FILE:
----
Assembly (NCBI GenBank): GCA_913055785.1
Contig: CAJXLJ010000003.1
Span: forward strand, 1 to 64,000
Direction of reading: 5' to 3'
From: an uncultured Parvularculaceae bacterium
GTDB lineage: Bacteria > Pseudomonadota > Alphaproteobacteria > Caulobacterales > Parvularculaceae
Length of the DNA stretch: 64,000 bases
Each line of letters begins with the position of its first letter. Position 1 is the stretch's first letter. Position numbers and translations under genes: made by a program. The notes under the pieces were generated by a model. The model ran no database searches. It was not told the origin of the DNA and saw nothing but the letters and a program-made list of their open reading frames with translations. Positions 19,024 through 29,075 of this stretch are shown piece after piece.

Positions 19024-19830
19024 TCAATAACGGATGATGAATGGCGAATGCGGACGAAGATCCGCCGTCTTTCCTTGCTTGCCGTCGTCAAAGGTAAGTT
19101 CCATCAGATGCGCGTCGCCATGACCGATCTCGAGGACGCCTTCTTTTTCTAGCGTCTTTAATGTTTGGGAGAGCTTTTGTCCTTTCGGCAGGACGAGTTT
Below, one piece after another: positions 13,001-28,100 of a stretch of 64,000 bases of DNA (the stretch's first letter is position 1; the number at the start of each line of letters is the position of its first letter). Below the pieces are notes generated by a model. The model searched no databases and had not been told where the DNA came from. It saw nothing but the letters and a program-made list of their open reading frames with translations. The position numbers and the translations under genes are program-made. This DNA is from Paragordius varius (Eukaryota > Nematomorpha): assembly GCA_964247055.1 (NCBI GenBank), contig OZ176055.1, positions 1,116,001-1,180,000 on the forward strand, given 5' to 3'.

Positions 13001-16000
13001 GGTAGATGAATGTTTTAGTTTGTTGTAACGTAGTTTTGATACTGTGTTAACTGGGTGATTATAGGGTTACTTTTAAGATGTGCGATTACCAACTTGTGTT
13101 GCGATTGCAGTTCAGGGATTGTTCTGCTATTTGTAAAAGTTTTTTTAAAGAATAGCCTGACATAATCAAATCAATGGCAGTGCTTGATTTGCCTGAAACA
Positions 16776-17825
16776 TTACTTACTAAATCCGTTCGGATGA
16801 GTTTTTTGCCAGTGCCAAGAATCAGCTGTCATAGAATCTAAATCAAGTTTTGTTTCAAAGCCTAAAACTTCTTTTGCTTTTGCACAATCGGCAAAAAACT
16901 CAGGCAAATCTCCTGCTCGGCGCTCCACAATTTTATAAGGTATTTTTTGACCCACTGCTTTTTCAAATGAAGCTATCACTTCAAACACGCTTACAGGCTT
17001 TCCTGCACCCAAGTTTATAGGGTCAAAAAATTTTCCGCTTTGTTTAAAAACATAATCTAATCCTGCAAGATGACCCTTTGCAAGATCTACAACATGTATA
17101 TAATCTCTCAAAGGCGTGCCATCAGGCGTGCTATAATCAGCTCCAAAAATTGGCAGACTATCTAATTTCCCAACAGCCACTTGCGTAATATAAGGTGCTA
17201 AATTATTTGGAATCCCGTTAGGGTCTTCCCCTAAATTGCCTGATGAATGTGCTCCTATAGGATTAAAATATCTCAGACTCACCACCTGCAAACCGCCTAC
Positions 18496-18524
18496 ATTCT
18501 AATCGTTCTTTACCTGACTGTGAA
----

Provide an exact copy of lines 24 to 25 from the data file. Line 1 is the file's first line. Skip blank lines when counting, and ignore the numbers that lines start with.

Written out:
18496 ATTCT
18501 AATCGTTCTTTACCTGACTGTGAA